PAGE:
Champagne corks are popping in Elysee Palace as Nicolas Sarkozy gets a welcome breather in his campaign for getting re-elected to the French Presidency. That India will have to sign a check for 54000 crores to help him along is what concerns me.
The Rafale has trumped the Eurofighter Typhoon, and if it is indeed the better fighter as our Defense sources say then there is nothing at all to be worried about. There is absolutely no gainsaying the fact that the Air Force should get the best MMRCAs we can buy. With the economic upswing over the last decade we can afford that easily.
What troubles Dr. Ramesh Grandhi, a revered and very popular guest at Subho's Jejune Diet and The Curious Hat, is that factors other than pure excellence of the craft ‘might’ have played a role.
The first of these is our aspiration to be a permanent member of the Security Council. It has been no secret that India has long desired this role for itself, and any thinking person would say a country which has a sixth of all humanity within its boundaries automatically deserves this place. But then this is not a fair world, Watson! Did France being a Permanent Member with a Veto influence our decision?
We have read reports of our Migs falling out of the sky rather too regularly for comfort. Our valiant pilots should get the best craft money can buy, they defend our frontiers and airspace and there is no way that they should be shortchanged.
The second factor is the inability of Dassault Aviation to sell even a single plane outside of France. The French Defense Minister is on record as saying that unless Rafale found foreign buyers he would have to scrap the Rafale itself. The fact that more than 10 countries have refused to buy these planes (the Rafale took to the skies 25 years ago) makes one cautious, especially if there are countries like Singapore on that list, countries which have a reputation for probity.
It is to be hoped that French political compulsions had no role to play in this decision. Dassault Aviation would have been forced to shut down the Rafale program and experienced job cutbacks and factory closures had this contract not gone through. News reports suggest that there was “unmitigated relief and joy” at Dassault headquarters. Job losses are not great news for an embattled President, who will derive a lot of political capital from this deal.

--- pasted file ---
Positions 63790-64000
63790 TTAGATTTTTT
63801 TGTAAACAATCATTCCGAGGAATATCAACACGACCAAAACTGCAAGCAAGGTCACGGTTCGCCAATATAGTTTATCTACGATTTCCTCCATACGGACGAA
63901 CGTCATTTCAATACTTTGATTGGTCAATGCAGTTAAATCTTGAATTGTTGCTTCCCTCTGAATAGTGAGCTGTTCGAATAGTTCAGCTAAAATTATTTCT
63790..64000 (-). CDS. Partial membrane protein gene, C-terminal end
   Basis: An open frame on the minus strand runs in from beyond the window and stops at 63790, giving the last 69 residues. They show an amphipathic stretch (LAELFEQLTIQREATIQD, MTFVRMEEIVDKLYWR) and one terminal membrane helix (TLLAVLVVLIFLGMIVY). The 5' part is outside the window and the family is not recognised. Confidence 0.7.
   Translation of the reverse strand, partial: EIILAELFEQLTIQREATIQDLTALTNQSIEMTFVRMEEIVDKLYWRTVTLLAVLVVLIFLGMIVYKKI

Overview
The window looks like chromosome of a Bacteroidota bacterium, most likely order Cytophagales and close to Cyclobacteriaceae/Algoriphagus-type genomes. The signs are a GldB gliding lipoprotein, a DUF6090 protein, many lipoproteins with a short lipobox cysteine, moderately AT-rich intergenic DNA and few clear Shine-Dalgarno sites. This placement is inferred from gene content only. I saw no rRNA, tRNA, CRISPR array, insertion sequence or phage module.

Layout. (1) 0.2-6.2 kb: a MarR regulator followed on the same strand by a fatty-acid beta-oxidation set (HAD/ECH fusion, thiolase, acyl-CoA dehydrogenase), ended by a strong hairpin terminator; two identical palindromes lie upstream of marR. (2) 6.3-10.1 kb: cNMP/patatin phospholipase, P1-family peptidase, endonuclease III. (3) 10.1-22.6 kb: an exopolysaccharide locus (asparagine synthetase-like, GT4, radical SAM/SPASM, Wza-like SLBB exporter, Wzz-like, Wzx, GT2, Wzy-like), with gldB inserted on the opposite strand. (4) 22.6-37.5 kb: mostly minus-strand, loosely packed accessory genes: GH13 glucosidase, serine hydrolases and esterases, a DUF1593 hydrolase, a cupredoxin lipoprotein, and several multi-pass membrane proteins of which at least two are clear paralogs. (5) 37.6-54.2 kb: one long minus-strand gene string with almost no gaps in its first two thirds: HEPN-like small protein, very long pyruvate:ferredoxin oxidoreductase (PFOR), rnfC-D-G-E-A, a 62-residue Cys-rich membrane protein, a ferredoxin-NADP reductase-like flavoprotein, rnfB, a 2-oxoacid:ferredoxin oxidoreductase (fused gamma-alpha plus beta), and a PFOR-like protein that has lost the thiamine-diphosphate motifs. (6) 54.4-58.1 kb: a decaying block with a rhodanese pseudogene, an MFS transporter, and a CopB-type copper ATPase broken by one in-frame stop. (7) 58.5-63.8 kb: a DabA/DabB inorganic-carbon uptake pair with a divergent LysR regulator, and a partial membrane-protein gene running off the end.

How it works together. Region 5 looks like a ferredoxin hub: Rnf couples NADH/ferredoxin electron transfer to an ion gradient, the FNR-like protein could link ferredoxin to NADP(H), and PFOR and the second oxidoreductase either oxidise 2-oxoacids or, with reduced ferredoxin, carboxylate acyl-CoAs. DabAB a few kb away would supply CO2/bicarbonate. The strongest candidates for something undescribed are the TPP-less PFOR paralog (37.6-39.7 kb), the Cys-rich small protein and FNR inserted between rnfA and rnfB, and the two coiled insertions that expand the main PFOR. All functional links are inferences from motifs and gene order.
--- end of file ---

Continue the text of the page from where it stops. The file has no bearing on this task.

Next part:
Too expensive and too difficult to handle was what all the countries which refused to buy it said after being interested initially. But we hear that price played a role in convincing our authorities to go in for the deal. The fact that the bulk of them will be manufactured in India at the Hindustan Aeronautics facility under transfer of technology must have played a role in the decision. This is welcome news as this will help in our own technological upgradation.
It might be bitterness speaking when sources in the Eurofighter maker, EADS, say that the decision to go in for the Rafale was dictated as much by political concerns as it was by military ones. They maintain that the Typhoon was a much more advanced and modern aircraft.
If indeed the deal has been as transparent as the French President maintains then everyone can rest easy, but unfortunately the ghosts of Bofors, the HDW submarine deal, and even the utterly atrocious coffin deal still haunt us.
AK Antony has an enviable reputation for selfless service, probity and for being incorruptible. I do hope that he has taken the best possible decision keeping the country’s vital interests in view and not for any political compulsions or superpower aspirations.
Rafale in French means a gust, gale or a squall. Can a gust really trump a Typhoon? I hope it did it fairly.